Football on, seventies M&B dimple mug full of Burton IPA - not a bad place to find myself of an early evening. It pours brown, with reddish hints, and retains its head well. I'm still not sure how much yeast has to be put in to get the bottle fermentation going in order for it to qualify for being 'bottle-conditioned' and get the little sticker, but when poured quite vigorously it was clear, and I couldn't see any yeast hanging about in the bottle. What initially got me was how much malt aroma there was; lots of shortbread biscuit backing up the grapefruit of the hops - there's no way you'd mistake this for an 'American' IPA. On the palate there's layer after layer of complexity; dried and citrus fruit, toffee, spices and orange peel. There's a faint reductive 'spent-match' quality to it too, which, like petrol aromas in Riesling, I can imagine is not everyone's cup of tea, but I thought it added a little to the beer. Similarly the finish has some of the soapiness that I know puts some people off cask beer, but in this case it actually works - it not being too dominant. This beer's all about the balance of flavours, not too much, not too little.

Much as I may disagree with many things they do, and stand for, I know the people at Molson Coors aren't daft, so here's hoping they carry on letting the brewers keep this one as it is. I'd be happy to re-visit it every now and again, and I hope others are too; you'd miss it if it were gone.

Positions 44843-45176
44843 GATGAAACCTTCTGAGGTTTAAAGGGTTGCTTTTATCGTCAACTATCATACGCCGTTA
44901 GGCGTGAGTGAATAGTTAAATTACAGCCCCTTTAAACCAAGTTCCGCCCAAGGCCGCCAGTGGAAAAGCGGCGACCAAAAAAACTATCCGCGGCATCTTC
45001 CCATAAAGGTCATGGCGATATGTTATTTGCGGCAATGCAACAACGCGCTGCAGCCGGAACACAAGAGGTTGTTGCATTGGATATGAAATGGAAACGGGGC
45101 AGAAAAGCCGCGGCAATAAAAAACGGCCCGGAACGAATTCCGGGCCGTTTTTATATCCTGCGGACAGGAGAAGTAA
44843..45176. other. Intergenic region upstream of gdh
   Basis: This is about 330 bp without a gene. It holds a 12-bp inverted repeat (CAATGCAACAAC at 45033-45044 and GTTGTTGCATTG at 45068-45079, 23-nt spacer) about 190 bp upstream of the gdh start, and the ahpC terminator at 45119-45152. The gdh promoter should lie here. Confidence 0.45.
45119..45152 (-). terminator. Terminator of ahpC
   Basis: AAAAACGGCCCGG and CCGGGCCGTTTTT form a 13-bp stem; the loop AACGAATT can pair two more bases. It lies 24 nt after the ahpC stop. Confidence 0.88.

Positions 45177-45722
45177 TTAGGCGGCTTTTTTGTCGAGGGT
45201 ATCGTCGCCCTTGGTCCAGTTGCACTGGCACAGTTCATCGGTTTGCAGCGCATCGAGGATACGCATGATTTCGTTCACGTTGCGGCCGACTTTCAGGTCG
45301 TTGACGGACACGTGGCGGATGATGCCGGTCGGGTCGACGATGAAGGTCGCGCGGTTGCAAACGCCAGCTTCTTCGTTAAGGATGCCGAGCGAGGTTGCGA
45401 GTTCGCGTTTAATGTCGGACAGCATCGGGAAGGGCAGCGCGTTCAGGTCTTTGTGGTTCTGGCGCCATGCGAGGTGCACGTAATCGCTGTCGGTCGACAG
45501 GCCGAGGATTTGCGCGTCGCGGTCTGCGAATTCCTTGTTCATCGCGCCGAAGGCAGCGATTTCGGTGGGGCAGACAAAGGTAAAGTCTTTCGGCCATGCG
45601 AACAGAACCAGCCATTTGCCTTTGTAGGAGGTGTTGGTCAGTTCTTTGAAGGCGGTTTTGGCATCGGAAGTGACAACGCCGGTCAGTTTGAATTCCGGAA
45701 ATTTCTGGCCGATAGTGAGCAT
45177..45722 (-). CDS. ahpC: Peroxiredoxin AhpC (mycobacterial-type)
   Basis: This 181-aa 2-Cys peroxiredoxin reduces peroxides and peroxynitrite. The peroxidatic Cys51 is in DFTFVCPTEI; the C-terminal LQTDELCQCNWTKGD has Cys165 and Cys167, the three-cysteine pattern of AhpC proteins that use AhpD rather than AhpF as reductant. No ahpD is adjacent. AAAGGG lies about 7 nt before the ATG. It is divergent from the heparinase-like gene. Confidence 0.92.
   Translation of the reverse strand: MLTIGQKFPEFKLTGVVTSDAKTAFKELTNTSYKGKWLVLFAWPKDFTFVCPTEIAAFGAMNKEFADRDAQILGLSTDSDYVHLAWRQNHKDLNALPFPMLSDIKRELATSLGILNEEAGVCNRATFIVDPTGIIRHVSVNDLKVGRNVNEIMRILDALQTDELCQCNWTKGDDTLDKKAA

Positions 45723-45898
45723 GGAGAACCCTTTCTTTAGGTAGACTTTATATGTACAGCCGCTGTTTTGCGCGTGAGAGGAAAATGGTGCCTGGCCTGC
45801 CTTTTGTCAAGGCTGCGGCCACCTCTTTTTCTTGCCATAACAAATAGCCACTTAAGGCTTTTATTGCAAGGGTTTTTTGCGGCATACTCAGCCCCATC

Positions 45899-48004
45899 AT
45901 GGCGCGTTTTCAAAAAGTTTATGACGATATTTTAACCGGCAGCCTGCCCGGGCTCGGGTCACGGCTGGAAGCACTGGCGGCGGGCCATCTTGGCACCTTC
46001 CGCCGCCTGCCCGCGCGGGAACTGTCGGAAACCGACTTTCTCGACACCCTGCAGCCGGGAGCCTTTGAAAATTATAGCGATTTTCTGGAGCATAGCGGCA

5.6% abv. £2.15 (50cl) from Ocado (I think, seems to be a pretty standard price though.)

Sunday, 10 June 2012

Fyne Ales 'Avalanche'

Well my first beer of the weekend, during my third game of rugby of the day, ended up being one to toast the only home nations victors of the week. On the weekend of the Great Welsh Beer and Cider Festival, I would have loved it to have been the Purple Moose beer I've had sitting around for a while in anticipation of an historic Wales win. It wasn't to be, and once again it was Scottish beer, and Scotland were the only winners of the week. Fair play to them. Although I'm sure it'll be dismissed because of the conditions, both teams had to play in them, and Scotland coped better. Roll on the Melbourne test, and in the mean time apparently there's some football on.

Back to the beer, since this isn't a sport blog. It pours a lovely pale straw-yellow with a slight haze. Initial aromas are all hops; fresh lemon and gentle pine. This continues through on to the palate, backed up with a some rich-tea biscuit flavour which helps give it a bit of body. Overall this beer's all about that freshness though; the finish has even more citrus, grapefruit, bitterness, and it rounds off a perfect summer session beer. Fine Ale indeed.

4.5% abv. £2.76 (50cl) from Beer Ritz.

A bit of a diversion from the beer 'in hand' as it were. Wednesday's Thornbridge trip was pretty inspirational. Mark commented on the post that he'd like to go on more brewery trips, and I think I'd share that sentiment. Even if you are not necessarily that excited about or inspired by the beer itself, talking to people involved in making something that they have pride in and a passion for is motivating in itself.